Grey scale

24 03 2011

Shades of Grey by Jasper Fforde

Hundreds of years in the future, after the Something that Happened, the world is an alarmingly different place. Life is lived according to The Rulebook and social hierarchy is determined by your perception of colour.

Eddie Russett is an above average Red who dreams of moving up the ladder by marriage to Constance Oxblood. Until he is sent to the Outer Fringes where he meets Jane – a lowly Grey with an uncontrollable temper and a desire to see him killed.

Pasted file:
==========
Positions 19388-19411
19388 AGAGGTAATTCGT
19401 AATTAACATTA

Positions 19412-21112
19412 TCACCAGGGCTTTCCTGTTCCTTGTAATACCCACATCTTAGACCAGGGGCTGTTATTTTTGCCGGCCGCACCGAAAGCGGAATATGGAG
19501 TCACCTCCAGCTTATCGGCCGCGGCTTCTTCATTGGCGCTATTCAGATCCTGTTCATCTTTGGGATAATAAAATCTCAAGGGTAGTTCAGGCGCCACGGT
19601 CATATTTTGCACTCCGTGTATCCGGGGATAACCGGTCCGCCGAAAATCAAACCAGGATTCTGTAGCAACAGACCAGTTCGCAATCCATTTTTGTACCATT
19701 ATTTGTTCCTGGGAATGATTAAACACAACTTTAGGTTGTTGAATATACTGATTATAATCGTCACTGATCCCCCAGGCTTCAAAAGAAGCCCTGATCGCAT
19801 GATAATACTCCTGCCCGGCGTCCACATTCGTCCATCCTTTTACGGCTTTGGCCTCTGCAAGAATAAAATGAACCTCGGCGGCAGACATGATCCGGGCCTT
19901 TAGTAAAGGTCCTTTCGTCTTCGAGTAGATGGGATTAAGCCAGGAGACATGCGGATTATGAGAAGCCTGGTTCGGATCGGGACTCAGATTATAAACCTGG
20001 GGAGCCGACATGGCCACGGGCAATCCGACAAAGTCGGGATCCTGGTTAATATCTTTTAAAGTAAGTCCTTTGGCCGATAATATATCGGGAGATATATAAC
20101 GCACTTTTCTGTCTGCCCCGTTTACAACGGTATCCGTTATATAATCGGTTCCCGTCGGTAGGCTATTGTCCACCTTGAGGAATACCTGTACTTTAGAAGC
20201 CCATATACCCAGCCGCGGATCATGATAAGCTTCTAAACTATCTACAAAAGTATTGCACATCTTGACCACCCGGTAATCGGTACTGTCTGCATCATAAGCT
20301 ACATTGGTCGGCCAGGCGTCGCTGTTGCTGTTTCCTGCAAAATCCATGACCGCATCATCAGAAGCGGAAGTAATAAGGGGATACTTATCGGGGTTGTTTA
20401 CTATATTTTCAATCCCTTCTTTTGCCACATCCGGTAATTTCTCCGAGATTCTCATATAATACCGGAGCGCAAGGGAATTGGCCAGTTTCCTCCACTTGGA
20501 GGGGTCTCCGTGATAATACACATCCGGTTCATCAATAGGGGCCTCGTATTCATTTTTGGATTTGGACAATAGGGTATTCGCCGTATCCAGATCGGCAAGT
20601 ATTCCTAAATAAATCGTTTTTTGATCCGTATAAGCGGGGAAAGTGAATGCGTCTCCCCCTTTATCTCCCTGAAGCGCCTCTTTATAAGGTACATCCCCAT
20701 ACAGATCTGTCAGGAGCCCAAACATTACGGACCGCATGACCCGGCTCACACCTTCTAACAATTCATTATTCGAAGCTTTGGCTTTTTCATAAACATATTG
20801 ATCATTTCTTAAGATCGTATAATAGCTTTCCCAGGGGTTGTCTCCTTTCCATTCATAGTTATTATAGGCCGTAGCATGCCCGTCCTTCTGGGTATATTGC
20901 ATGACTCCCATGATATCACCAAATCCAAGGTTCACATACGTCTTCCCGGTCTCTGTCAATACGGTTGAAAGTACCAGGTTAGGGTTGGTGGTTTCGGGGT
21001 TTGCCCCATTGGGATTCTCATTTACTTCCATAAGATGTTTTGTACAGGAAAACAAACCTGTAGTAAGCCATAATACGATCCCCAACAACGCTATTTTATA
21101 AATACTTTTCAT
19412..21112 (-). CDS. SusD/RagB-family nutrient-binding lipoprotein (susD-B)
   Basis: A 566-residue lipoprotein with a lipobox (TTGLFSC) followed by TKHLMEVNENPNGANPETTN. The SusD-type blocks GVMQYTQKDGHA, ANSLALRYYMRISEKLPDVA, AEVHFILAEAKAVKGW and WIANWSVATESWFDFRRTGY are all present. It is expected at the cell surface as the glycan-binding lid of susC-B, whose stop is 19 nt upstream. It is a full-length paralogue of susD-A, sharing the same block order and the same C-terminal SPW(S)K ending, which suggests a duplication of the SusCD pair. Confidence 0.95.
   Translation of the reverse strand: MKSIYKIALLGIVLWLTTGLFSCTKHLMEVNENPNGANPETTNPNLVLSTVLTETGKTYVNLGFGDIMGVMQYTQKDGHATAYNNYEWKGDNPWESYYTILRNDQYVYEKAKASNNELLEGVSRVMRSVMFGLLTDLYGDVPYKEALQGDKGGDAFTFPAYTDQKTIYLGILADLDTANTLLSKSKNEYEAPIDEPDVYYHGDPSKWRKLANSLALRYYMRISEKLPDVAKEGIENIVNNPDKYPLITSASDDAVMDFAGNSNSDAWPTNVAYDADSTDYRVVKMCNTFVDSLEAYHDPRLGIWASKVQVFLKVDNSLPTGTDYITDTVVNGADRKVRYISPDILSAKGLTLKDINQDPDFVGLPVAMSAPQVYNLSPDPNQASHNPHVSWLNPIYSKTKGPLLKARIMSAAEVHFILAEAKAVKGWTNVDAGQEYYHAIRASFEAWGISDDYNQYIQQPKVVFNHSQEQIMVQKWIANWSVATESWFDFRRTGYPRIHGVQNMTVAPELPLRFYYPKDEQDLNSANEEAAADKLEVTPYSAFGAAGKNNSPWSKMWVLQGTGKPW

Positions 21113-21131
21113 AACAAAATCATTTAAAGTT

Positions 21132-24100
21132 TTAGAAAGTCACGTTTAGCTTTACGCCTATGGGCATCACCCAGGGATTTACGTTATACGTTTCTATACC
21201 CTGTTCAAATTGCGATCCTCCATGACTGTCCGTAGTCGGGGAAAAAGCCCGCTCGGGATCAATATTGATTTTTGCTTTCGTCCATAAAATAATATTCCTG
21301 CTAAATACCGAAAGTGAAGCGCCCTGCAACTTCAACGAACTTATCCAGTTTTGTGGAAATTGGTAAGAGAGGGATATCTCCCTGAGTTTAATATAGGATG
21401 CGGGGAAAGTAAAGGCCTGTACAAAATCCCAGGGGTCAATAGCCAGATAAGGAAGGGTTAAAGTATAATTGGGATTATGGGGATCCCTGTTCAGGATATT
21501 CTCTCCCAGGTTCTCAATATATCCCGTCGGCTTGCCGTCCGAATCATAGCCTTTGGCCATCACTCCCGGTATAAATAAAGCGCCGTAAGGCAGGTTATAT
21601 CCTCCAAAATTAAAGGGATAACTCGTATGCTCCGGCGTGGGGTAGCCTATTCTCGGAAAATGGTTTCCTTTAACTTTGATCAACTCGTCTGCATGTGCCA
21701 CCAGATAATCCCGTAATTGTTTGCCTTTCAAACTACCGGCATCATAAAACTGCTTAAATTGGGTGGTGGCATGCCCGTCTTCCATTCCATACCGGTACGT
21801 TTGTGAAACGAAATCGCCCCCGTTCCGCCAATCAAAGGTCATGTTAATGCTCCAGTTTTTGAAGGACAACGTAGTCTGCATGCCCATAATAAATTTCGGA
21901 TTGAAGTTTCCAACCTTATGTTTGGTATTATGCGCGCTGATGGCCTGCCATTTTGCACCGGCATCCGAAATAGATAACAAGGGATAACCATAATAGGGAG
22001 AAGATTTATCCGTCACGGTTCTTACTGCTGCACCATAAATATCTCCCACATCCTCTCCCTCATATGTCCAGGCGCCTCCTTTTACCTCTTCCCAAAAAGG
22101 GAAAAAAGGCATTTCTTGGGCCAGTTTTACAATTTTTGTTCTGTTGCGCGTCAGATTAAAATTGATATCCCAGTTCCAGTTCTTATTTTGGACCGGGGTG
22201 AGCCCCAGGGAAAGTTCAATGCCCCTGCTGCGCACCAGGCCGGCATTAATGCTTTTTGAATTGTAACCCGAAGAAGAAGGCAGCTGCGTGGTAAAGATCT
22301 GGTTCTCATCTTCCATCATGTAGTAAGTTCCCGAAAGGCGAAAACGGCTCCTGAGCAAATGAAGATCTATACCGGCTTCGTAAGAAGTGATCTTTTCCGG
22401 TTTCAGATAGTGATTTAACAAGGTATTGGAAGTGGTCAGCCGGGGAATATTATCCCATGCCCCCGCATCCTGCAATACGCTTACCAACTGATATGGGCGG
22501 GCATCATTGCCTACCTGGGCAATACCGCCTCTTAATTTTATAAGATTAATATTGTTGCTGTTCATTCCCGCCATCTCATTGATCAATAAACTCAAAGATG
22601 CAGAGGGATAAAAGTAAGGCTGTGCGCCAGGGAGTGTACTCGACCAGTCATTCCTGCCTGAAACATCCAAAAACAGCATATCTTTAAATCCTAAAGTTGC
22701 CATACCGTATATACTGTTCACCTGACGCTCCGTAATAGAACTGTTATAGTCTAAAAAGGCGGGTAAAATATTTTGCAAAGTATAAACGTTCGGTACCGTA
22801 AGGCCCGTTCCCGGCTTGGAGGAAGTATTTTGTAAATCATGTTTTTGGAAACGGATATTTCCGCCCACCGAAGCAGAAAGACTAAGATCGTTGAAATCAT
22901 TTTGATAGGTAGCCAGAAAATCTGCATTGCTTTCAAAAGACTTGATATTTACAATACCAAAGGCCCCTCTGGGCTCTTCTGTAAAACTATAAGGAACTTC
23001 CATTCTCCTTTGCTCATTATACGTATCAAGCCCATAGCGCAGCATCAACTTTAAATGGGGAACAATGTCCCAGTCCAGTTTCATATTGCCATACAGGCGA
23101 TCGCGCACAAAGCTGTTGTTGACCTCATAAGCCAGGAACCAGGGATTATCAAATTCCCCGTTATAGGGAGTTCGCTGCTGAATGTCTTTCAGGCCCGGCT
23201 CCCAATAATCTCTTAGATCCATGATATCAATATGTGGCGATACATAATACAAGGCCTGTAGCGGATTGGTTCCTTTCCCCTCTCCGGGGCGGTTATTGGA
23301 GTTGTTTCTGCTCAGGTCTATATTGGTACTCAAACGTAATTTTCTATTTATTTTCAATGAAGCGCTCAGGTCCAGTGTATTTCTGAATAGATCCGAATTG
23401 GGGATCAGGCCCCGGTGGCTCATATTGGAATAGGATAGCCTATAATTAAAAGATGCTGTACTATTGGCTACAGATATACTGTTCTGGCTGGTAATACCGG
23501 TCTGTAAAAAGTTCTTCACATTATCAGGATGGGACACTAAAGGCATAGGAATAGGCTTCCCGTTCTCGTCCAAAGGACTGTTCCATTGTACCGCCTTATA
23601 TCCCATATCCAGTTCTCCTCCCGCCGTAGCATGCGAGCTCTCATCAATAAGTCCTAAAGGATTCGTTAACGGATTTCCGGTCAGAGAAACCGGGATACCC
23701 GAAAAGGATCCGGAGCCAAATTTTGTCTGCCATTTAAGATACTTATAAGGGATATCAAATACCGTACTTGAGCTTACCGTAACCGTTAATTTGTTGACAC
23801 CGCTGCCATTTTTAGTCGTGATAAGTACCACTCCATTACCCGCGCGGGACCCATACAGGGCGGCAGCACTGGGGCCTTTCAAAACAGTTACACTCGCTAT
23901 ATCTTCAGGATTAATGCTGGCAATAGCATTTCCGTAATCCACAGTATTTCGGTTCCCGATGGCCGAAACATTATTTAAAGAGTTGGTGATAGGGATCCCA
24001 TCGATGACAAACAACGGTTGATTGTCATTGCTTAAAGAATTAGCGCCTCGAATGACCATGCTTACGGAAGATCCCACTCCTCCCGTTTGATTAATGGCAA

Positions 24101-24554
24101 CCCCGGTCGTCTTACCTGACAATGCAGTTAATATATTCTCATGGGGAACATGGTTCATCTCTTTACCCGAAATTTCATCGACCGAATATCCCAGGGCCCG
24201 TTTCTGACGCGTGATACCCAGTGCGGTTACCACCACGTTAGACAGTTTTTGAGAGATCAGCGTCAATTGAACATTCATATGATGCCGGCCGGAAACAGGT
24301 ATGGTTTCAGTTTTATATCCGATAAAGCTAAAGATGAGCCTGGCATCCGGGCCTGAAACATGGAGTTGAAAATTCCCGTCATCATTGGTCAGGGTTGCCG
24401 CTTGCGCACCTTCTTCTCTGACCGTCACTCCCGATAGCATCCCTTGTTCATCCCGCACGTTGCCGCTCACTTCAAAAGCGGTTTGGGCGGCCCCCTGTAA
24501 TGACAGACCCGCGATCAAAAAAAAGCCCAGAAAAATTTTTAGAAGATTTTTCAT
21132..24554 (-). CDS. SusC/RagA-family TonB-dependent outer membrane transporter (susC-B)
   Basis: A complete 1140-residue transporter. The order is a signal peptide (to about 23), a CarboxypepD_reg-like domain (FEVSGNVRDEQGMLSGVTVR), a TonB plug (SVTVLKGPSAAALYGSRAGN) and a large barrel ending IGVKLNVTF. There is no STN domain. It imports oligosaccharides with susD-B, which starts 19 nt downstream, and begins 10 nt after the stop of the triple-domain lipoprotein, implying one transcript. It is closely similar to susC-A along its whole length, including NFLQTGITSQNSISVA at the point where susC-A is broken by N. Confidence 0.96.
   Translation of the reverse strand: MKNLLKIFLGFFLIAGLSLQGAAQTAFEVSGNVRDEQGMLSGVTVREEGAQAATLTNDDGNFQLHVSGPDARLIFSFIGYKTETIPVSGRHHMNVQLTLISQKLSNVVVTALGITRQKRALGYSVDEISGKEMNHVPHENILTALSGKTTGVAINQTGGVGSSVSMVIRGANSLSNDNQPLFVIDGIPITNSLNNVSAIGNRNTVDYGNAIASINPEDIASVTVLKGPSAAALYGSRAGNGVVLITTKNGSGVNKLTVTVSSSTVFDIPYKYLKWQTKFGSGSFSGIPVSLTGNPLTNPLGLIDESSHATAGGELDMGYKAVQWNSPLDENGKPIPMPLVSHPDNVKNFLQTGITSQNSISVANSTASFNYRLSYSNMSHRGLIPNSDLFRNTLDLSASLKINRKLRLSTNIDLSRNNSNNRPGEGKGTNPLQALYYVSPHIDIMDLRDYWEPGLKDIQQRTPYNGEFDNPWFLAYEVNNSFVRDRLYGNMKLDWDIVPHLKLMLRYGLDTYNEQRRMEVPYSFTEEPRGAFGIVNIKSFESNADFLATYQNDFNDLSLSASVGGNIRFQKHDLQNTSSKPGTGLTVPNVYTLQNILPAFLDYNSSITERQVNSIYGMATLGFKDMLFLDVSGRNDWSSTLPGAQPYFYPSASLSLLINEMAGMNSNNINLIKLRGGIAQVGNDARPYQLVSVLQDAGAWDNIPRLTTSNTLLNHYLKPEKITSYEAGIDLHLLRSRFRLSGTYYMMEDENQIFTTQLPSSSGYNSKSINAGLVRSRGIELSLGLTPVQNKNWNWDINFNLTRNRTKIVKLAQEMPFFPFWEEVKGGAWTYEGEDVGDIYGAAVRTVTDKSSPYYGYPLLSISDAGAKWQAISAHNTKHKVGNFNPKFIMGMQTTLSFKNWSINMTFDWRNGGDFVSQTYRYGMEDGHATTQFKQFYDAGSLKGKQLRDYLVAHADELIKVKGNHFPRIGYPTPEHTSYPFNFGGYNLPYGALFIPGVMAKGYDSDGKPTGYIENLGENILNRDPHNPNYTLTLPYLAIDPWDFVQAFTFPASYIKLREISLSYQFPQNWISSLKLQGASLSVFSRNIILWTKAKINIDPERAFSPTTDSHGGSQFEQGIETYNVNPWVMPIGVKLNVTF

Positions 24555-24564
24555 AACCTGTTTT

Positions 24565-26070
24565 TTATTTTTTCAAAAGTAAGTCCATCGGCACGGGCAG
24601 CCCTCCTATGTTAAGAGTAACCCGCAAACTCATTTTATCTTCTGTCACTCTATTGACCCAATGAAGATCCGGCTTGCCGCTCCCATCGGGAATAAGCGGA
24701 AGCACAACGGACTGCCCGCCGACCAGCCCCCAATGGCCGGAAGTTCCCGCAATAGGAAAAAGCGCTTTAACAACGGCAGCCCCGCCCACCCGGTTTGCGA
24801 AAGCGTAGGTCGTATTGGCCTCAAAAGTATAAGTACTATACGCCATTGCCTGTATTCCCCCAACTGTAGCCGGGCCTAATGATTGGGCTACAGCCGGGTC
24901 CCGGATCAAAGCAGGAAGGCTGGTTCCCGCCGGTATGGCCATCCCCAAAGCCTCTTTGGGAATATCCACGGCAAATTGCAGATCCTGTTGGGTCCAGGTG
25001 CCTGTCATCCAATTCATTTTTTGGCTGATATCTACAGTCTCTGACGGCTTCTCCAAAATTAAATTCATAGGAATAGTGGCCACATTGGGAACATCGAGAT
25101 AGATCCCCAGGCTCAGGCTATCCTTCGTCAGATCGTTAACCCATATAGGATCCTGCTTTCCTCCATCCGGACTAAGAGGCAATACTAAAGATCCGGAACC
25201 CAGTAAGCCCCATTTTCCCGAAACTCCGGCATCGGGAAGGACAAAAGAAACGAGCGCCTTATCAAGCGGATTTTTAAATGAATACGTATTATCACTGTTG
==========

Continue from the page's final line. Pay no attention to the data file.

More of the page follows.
For Eddie, it’s love at first sight. But his infatuation will lead him to discover that all is not as it seems in a world where everything that looks black and white is really shades of grey . . .

If George Orwell had tripped over a paint pot or Douglas Adams favoured colour swatches instead of towels . . . neither of them would have come up with anything as eccentrically brilliant as Shades of Grey.

It’s a little less self-assured than Fforde’s other work and, whilst the premise is clever, the execution is somewhat strained at times. Nevertheless, entertaining enough and worth a go. Still prefer Thursday Next to Eddie Russett though…

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